First Drug to Slow Alzheimer's Gets Fully Funded by FDA

October 6, 2023

A Breakthrough in Alzheimer’s Treatment  

The news is spreading fast, so you have probably heard about a new Alzheimer's drug on the market. Leqembi, an Alzheimer’s drug, is the first drug fully approved by the Food and Drug Administration (FDA) for Alzheimer's treatment. Let’s take a closer look at this new medication, how it works, why its approval is important, and who can benefit.  

The Significance of FDA Approval 

The reason it’s a big deal that this medication has been approved by the FDA is that it makes it more affordable and available to people who need it. Leqembi is the brand name for the generic Lecanemab, and it was given accelerated approval by the FDA in January. This approval was based on the drug’s ability to remove beta-amyloid, a protein that can cause nerve damage, from the brains of people in the early stages of Alzheimer’s disease. While Leqembi had only accelerated approval, Medicare would only pay for it within clinical trials. Now that the FDA has given it full approval, most of the medication’s cost will be covered. Leqembi had only accelerated approval, Medicare would only pay for it within clinical trials. Now that the FDA has given it full approval, most of the medication’s cost will be covered.  

How Leqembi Works

So, is Leqembi a cure for dementia? No, but it holds promise for those with early symptoms of Alzheimer's. This medication has been shown to slow the progression of the disease, decelerating signs of Alzheimer’s like declines in memory and thinking, and it’s the first medication that’s proven effective in accomplishing this. It does this by targeting the underlying biology of the disease and dramatically reducing beta-amyloid plaques in the brains of people with Alzheimer’s. It can remove plaque that has already formed, as well as preventing plaque from forming, and there are high hopes that, sometime in the future, this type of drug could actually prevent Alzheimer’s disease. However, this drug is not currently a cure for Alzheimer’s disease, and it does not prevent people with Alzheimer’s from getting worse. It just slows the disease, giving them extra time with higher cognitive function.  

However, this does not mean it isn’t an effective treatment. To understand how it works, one must have a grasp of the mechanics of Alzheimer’s disease. The hallmark of Alzheimer's is the accumulation of beta amyloid proteins in the brain. Clumping together, these proteins form plaques that destroy neurons, damaging the brain’s communication system. Leqembi is a monoclonal antibody, and it works by binding to these plaques, breaking them apart. The medication triggers the body’s immune system to clear beta-amyloid protein before it can reach toxic levels, and this slows the progress of Alzheimer's disease. Leqembi is only the second treatment on the market with an anti-amyloid focus, and it shows promise in reducing cognitive decline.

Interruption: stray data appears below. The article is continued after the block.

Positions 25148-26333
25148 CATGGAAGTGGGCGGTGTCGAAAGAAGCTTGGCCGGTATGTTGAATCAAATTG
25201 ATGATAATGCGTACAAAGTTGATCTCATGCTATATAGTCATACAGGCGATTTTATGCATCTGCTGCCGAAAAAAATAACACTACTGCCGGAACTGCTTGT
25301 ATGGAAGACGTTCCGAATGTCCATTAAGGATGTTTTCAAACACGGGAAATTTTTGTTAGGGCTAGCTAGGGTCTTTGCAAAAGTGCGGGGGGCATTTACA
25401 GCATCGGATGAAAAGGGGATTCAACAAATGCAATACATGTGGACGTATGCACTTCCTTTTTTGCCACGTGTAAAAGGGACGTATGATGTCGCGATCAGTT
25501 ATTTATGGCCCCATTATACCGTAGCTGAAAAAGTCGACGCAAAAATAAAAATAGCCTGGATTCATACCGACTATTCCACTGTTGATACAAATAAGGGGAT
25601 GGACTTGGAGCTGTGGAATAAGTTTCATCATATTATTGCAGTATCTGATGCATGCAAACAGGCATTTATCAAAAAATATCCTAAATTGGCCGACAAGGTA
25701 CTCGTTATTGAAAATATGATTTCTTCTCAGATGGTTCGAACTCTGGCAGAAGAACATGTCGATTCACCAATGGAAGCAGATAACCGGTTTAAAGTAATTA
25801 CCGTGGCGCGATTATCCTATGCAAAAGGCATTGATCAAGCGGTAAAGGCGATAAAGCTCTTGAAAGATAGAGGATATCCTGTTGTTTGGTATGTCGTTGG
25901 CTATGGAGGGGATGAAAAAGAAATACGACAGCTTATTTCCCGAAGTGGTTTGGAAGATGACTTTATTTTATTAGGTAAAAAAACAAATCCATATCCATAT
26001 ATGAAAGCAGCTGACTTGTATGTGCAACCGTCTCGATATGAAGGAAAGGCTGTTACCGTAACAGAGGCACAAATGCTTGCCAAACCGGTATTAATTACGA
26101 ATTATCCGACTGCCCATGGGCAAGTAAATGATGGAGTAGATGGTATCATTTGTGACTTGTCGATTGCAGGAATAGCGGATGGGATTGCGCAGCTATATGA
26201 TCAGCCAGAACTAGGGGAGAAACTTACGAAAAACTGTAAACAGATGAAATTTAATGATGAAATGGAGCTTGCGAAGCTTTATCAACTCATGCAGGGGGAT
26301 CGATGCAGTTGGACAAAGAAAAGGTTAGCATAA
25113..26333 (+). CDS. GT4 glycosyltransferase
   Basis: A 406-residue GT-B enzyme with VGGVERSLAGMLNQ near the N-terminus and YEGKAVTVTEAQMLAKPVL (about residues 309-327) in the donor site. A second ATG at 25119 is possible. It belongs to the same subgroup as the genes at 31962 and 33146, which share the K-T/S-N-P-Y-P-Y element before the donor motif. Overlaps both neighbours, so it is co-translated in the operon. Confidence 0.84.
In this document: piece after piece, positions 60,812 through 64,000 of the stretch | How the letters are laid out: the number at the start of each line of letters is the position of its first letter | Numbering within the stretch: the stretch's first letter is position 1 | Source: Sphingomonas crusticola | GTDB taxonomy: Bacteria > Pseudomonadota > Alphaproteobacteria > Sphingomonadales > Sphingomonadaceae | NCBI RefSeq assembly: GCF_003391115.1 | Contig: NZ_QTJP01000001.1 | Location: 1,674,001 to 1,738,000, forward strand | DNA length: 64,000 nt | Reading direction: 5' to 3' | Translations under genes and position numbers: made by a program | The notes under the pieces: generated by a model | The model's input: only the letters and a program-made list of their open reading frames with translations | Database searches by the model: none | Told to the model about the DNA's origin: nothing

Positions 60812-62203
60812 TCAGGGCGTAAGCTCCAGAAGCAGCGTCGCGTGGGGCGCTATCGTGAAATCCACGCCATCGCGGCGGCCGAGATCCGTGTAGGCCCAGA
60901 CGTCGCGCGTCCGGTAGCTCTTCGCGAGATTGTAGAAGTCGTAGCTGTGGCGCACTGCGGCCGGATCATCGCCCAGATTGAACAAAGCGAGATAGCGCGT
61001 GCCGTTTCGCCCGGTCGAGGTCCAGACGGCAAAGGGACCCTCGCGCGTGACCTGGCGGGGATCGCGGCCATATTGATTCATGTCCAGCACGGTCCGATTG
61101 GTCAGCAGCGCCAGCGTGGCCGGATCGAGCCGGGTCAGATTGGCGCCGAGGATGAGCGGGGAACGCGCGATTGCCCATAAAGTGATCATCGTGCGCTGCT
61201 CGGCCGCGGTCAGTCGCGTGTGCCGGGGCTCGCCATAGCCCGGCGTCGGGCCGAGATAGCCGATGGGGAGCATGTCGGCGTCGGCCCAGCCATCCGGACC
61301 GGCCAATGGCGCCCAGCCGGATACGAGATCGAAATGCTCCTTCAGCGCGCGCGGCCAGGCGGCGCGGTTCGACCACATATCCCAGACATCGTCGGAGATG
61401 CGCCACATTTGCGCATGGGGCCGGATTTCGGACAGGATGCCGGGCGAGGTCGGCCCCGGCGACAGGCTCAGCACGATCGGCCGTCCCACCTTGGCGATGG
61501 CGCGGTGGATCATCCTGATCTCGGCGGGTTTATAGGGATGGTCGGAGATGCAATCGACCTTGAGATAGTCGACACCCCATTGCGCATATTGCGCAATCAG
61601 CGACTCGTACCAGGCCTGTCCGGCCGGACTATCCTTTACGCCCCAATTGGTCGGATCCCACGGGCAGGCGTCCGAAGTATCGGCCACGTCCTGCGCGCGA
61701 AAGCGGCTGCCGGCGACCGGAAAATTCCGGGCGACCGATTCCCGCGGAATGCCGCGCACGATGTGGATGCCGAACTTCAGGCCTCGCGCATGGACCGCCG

What to Expect from a Leqembi Treatment 

The medication is given through infusions, every two weeks. Notably, for individuals who do not wish to travel to medical facilities, a nurse can administer these infusions in the patient’s home as part of in-home nursing services. The infusion process takes about an hour to complete. It can take several months for the drug to take full effect, and progress is likely to be slow.  

Who is eligible to take Leqembi? 

Leqembi is not for people in the late stages of Alzheimer's. Rather, it should be given to those showing early signs of Alzheimer's, who have mild cognitive impairment or mild dementia. It is also not meant for those without symptoms. Before being given this medication, individuals should be carefully screened, to rule out any contraindications.  

Cost Concerns 

One concern about this medication is its cost. Leqembi is extremely expensive, though for most people, Medicare will cover the bulk of the cost, since the drug has been given FDA approval. In some cases, however, especially for individuals not covered by Medicare, the drug is likely to be out of reach, simply because of the price tag attached. The medication is expected to cost $26,500 per year, and that cost can go as high as $90,000 per year when the total costs of related treatment, including brain scans, are added. Even with Medicare, individuals could end up paying as much as $6,600 per year.  

A Promising Outlook for Alzheimer's Treatment 

Leqembi shows promise, though it has not yet been studied for those in the later stages of Alzheimer's disease. The approval of this medication is revolutionary, because it’s the first drug of its kind to receive FDA approval. What’s even more exciting, however, is the amount of research being done to combat this disease. Currently, there are 172 active clinical trials, evaluating 143 medications for the treatment of Alzheimer's disease. Researchers in the field are feeling a renewed optimism as they work towards finding ways to slow, reverse, or even prevent this devastating illness.  

BrightStar Care® Provides Expert Alzheimer's Care 

At BrightStar Care, we keep up with evolving research so that we can give our clients the very best care. We are committed to providing care for all stages of Alzheimer’s disease, assisting clients and their families when they need our care. Whether you are looking for in-home care or residential community living for seniors, our experienced team members are here for you and your family.

Find a location near you, contact us online, or call 866.618.7827 to speak with a local care expert and learn more about how BrightStar Care offers A Higher Standard®️.